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The chain reaction of postpartum depression on the family: how to break the cycle

Postpartum depression isn’t just a mother’s problem; it can affect the whole family if not treated

SHARE The chain reaction of postpartum depression on the family: how to break the cycle

Michelle Budge, Deseret News

The sing-songy melody of Motherese, characterized by the highs and lows of a lilting staccato rhythm with great emphasis on emotion, makes a baby smile, giggle and wiggle.

It seems the mother’s happiness and contentment are contagious.

It is up for debate among the scientific community whether this Motherese is beneficial to a baby's development. Still, Dr. Gesa Schaadt — a neuropsychologist at the Max Planck Institute in Germany — tends to side with those who say Motherese is beneficial.

Schaadt and her colleagues at the Max Planck Institute conducted a recent study to see how a mother’s negative mood could affect her child’s development. They found that if a mother shows depressed symptoms — such as sadness or a lack of interest — it reflects negatively on the baby’s response to important differences in speech patterns, making their learning slower than normal.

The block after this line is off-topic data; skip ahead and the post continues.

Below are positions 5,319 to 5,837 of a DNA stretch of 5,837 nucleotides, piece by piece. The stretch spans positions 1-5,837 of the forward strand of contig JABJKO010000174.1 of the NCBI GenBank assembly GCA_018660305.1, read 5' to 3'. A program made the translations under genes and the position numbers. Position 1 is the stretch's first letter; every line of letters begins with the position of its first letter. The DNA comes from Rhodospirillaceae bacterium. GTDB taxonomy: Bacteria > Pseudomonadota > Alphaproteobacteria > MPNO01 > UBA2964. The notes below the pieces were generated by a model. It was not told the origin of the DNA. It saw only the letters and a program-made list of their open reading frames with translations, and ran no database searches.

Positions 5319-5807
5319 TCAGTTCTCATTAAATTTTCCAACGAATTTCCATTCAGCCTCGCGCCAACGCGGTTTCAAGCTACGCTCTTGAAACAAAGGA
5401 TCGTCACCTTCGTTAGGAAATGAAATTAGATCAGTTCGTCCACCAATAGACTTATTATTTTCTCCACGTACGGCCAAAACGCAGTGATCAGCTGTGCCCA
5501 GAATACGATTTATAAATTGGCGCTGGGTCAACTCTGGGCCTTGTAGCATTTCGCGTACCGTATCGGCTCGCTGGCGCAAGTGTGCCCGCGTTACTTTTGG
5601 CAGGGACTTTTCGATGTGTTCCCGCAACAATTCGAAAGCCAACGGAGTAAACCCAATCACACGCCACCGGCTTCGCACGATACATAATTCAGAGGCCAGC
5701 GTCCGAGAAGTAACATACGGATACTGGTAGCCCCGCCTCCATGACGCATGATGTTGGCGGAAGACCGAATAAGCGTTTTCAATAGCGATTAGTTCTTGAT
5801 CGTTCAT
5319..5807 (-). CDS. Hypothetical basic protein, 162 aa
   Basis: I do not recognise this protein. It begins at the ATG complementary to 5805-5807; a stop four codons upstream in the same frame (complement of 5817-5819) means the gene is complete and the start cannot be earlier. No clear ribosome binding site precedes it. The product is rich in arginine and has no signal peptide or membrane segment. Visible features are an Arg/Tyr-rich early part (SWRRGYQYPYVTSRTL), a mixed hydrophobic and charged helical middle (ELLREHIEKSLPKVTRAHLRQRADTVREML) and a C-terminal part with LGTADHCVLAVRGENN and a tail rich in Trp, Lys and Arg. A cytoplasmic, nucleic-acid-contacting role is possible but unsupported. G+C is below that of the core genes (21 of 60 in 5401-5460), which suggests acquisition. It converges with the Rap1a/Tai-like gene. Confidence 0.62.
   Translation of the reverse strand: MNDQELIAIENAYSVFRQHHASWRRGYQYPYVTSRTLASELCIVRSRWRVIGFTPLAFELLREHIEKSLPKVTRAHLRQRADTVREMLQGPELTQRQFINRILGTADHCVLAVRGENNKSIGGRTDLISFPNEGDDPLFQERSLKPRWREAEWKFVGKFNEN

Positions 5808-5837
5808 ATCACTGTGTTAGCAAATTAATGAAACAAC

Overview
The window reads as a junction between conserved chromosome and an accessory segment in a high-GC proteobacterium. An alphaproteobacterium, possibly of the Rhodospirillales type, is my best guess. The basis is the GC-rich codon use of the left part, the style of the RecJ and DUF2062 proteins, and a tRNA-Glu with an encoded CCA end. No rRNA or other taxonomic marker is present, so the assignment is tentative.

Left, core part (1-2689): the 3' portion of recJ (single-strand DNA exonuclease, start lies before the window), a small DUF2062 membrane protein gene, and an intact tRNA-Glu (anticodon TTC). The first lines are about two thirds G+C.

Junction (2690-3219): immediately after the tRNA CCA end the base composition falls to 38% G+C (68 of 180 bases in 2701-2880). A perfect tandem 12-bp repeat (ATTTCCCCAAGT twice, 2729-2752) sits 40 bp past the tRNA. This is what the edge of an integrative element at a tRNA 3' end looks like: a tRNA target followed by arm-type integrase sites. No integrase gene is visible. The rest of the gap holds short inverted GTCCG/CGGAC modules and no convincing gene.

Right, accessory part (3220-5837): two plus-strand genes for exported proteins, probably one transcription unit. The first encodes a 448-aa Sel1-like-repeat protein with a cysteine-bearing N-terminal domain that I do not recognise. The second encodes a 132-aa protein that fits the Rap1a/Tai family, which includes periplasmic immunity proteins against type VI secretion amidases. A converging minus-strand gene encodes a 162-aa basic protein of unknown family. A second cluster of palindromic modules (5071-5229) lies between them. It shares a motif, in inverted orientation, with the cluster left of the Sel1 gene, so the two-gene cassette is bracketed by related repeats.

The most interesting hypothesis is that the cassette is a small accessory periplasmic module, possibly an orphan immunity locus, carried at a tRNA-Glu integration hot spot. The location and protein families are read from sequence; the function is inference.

“Children — and specifically infants — need infant-directed speech to get their attention to important aspects of speech and language, so they can develop properly,” Schaadt told Deseret News.

Infant-directed speech doesn’t mean simplified speech, she said, but rather that change in pitch that mothers tend to do. Schaadt thinks that difference in pitch is more prominent when a mother is happy, and on the opposite of the coin, is absent when the mother is unhappy.

After having a baby, postpartum depression, which is marked by extreme sadness, affects about 15% of women, according to Postpartum Support International.

Infant-directed speech is just one example that shows more than just the mother feels the effects of postpartum depression. Its effects can reverberate down to babies, fathers and even other children in the household.

What causes postpartum depression?